At zero hour, 5.30am, The Battalion moved off keeping close to our barrage which was found too slow (8 minutes for 100 yards) and in consequence we suffered several casualties. In addition the barrage was very ragged, one shot in four falling short; this was probably due to the bad gun platforms. Lt PRITCETT and BOWERS were conspicuous in their efforts to keep their men back.

Shortly after the attack started the Manchester regiment suffered very heavy casualties and were held up. Our line continued to advance but owing to its right flank being unprotected began to suffer heavy casualties. At about 6.15am Captain M. R. Wood MC who was in command of the two leading companies realised that he had worked too far over to the left, so moved his own coy (x) back a short way and then over to the right in order to gain touch with the Manchester regiment and also to attack the wood from the south. He failed to gain touch with the Manchester regiment but moved forward to attack the wood under very heavy machine gun and rifle fire from his front and right flank. On approaching the wood Lt TORRANCE saw an active machine gun in front of him. He sent his men round each flank and charged the gun himself capturing the gun and team. X coy entered the wood but having their right flank unprotected and being almost surrounded by the enemy were compelled to withdraw to the outskirts."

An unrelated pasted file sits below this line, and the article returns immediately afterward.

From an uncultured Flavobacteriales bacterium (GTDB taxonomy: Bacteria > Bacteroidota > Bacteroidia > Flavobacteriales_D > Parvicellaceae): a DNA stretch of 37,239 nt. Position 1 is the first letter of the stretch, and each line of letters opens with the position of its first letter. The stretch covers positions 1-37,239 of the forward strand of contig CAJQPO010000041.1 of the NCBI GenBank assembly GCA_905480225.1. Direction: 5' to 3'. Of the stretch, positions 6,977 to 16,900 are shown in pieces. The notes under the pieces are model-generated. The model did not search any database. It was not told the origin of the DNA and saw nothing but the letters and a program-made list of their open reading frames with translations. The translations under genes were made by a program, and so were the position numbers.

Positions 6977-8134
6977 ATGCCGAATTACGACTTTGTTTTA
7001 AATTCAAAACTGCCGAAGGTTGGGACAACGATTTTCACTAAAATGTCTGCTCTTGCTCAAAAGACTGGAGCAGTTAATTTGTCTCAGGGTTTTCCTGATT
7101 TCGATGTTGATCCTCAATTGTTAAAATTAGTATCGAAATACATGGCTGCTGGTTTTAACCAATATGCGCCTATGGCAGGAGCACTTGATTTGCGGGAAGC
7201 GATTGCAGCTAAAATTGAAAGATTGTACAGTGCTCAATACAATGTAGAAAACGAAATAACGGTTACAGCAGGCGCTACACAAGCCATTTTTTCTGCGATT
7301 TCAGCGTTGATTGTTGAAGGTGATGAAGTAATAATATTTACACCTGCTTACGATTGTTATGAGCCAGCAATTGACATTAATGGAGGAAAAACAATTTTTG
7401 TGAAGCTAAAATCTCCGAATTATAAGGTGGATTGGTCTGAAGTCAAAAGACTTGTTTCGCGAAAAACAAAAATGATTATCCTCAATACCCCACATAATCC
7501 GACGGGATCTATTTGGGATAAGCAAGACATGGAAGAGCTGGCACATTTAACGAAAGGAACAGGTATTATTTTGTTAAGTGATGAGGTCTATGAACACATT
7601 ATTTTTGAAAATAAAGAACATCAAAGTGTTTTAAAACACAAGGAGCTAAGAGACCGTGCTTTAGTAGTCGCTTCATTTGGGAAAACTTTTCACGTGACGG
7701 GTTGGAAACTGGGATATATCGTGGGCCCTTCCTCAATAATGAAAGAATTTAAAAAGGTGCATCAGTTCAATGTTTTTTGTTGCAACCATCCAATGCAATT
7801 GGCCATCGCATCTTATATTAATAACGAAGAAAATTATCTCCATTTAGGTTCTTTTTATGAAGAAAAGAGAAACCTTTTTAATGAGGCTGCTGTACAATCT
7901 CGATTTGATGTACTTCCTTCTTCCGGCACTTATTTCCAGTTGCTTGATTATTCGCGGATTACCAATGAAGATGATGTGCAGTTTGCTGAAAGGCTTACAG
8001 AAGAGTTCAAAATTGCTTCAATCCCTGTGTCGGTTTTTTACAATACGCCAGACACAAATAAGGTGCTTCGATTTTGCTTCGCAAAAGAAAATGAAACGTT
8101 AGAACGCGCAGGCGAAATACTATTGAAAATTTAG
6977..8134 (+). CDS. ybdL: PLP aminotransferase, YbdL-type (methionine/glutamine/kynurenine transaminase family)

Trench Map showing Turenne Crossing. Ref National Archives WO 297/639

Trench Map showing Pascal Farm, Egypt House, Angle Point. Turenne Crossing is just off the map on the right where the road and railway cross as per above map. Ref National Archives WO 297/622



Pascal Farm



Egypt House



Menin Gate, Ypres


Inside the Menin Gate.


White cliffs of Dover.







05.03.1918 - Hospital, Liverpool



Following is a transcript of a handwritten letter:

Savoy Convalescent Hospital, Blackpool.

To the Secretary, War Office, London


     2nd Lieut H.C. Franks

        18 Bn Lancs Fusiliers.


   I beg to make application for a wound gratuity, in respect of severe wound received in action on February 11th 1918, near Ypres and  with which I am still incapacitated.